Results from five of the Phase III IGNITE trials[3],[6]-[9]supported the CHMP’s positive opinion for QVA149 which demonstrated statistically significant improvements in bronchodilation versus treatments widely used as current standards of care[1]. Data showed that QVA149 significantly improved bronchodilation compared to OL tiotropium 18 mcg, SFC 50 mcg/500 mcg, indacaterol maleate 150 mcg, glycopyrronium 50 mcg and placebo providing a rapid onset within five minutes, and sustained bronchodilation during a 24 hour period which was maintained for up to 26 weeks, along with symptomatic improvements[1],[3],[7],[8]. These symptomatic improvements included breathlessness, exercise tolerance, rescue medication use and health-related quality of life[3],[4],[5],[6].

*Total refers to all 11 IGNITE studies.

About the Novartis COPD portfolio
Novartis is committed to addressing the unmet medical needs of COPD patients and improving their quality of life by providing innovative medicines and devices.

Onbrez® Breezhaler® (indacaterol maleate) is a long-acting beta2-agonist (LABA) that offers clinically relevant 24 hour bronchodilation combined with a rapid onset of action within five minutes at first dose, as demonstrated in the INERGIZE Phase III trial program[18]-[32]. Onbrez Breezhaler 150 mcg once-daily provided greater clinical benefit in terms of reduced shortness of breath, lower use of rescue medication and improved health status, compared with blinded tiotropium bromide 18 mcg[28]. Onbrez Breezhalerwas first approved and launched in the EU (150 mcg and 300 mcg once-daily doses) for maintenance bronchodilator treatment of airflow obstruction in adult patients with COPD[33]. It has now received approvals in approximately 100 countries around the world including Japan (as Onbrez® Inhalation Capsules 150 mcg once-daily) and USA (as ArcaptaTM NeohalerTM 75 mcg once-daily).

Once-daily Seebri® Breezhaler® (glycopyrronium bromide) is a novel inhaled long-acting muscarinic antagonist (LAMA; also referred to as a long-acting anticholinergic) indicated as a maintenance bronchodilator treatment to relieve symptoms in adult patients with COPD[34]. Glycopyrronium bromide was exclusively licensed to Novartis in April 2005 by Vectura and its co-development partner Sosei. In Phase III studies (GLOW 1, 2 and 3) Seebri Breezhaler (glycopyrronium 50 mcg) once-daily demonstrated rapid improvements in lung function after first dose on Day 1 which was sustained for 24 hours and maintained over the 52 week study period compared with placebo. Glycopyrronium 50 mcg also significantly improved shortness of breath, health-related quality of life, exacerbation risk, and exercise endurance versus placebo[35].[36],[37]. Seebri Breezhaler is approved in the EU, Japan, Switzerland, Canada, Australia and a number of other countries.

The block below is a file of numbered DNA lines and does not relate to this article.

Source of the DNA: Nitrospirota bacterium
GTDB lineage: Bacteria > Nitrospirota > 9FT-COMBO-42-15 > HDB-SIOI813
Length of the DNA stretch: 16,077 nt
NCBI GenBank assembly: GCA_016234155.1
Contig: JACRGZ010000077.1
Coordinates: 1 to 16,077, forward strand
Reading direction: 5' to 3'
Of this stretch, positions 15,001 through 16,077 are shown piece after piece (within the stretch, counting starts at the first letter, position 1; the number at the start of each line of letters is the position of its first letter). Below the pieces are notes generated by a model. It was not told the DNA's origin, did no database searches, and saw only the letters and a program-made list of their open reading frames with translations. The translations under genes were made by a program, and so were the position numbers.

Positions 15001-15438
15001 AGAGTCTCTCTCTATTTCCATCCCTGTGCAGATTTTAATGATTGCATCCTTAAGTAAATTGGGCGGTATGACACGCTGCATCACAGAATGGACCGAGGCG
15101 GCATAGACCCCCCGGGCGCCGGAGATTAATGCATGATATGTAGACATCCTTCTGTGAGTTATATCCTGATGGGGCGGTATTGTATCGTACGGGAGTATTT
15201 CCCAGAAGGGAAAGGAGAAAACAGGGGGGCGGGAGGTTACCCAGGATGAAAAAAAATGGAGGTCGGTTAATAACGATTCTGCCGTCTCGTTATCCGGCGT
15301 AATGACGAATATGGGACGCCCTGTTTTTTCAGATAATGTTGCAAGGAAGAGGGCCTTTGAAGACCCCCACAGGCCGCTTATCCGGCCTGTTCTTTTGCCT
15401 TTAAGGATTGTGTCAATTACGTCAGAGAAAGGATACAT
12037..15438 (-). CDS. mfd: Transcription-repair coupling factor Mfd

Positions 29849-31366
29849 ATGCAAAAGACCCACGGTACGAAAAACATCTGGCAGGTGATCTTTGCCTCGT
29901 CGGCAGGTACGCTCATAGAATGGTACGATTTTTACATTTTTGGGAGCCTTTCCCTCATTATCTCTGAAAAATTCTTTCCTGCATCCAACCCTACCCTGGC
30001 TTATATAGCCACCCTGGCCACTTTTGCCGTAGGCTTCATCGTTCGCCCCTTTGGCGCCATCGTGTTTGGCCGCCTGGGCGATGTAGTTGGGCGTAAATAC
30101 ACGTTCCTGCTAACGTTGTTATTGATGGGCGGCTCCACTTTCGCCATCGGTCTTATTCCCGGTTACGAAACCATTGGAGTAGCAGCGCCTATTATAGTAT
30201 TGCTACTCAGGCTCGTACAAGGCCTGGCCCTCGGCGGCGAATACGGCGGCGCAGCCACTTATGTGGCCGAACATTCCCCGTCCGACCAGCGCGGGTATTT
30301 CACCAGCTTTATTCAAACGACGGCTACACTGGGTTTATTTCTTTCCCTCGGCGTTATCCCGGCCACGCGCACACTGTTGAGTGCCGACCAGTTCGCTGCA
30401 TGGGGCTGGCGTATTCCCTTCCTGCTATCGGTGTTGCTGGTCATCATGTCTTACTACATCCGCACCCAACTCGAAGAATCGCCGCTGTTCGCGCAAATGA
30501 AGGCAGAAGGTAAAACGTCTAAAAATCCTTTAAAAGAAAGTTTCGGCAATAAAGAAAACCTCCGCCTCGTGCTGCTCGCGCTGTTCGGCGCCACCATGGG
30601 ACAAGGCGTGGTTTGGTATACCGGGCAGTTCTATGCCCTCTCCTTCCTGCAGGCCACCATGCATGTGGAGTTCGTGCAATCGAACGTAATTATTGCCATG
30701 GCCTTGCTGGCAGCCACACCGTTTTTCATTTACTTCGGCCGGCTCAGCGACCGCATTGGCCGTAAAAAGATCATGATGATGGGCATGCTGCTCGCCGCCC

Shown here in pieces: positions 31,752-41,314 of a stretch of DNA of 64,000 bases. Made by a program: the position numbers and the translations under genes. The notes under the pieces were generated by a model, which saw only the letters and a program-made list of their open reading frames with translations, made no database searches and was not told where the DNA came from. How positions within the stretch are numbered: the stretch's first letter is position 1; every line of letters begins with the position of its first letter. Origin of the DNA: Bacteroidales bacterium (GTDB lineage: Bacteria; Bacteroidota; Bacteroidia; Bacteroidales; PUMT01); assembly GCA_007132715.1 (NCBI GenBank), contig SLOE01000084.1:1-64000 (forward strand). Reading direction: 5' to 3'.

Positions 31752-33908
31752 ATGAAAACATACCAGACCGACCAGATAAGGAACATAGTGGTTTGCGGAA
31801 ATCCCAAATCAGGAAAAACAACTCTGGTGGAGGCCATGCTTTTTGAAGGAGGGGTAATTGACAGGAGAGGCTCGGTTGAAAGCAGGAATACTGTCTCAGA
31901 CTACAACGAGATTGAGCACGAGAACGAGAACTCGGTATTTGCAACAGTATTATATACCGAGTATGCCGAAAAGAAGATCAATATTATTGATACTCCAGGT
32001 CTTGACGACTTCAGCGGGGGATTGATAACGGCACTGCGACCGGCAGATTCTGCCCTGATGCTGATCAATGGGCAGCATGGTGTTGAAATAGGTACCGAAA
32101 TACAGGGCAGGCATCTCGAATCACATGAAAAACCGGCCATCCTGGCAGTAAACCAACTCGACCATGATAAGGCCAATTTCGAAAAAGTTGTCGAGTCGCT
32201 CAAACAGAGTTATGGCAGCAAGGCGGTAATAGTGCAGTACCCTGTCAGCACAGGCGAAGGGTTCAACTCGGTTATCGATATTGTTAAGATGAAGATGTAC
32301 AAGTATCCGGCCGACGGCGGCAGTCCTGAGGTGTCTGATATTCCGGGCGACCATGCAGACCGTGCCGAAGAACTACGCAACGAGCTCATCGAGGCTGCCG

Novartis continues development of respiratory products for delivery via a single-dose dry powder inhaler (SDDPI) called the Breezhaler® device which has low air flow resistance, making it suitable for patients with airflow limitation[38]. The Breezhaler® device allows patients to hear, feel and see that they have taken the full dose correctly[34].

Novartis is committed to addressing the unmet medical needs of COPD patients and improving their quality of life by providing innovative medicines and devices.

References:

[1] Vogelmeier C et al. Once-daily QVA149 provides clinically meaningful improvements in lung function and clinical outcomes versus placebo, indacaterol, glycopyrronium, tiotropium and salmeterol/fluticasone in patients with COPD. [ATS abstract 40759; Session C45; Date: May 21, 2013 Time: 8:15 -10:45].
[2] Decramer M et al. Safety and tolerability of QVA149, glycopyrronium and tiotropium in patients with severe to very severe COPD: the SPARK study. [ATS abstract 41616; Session A43; Date: May 19, 2013 Time:10:45-12:30].
[3] Wedzicha JA et al. Analysis of Chronic Obstructive Pulmonary Disease Exacerbations with the Dual Bronchodilator QVA149 Compared with Glycopyrronium and Tiotropium (SPARK): a Randomized, Double-blind, Parallel-group Study. Lancet Respir Med 2013 http://www.thelancet.com/journals/lanres/article/PIIS2213-2600(13)70052-3/abstract [Accessed 18 July 2013]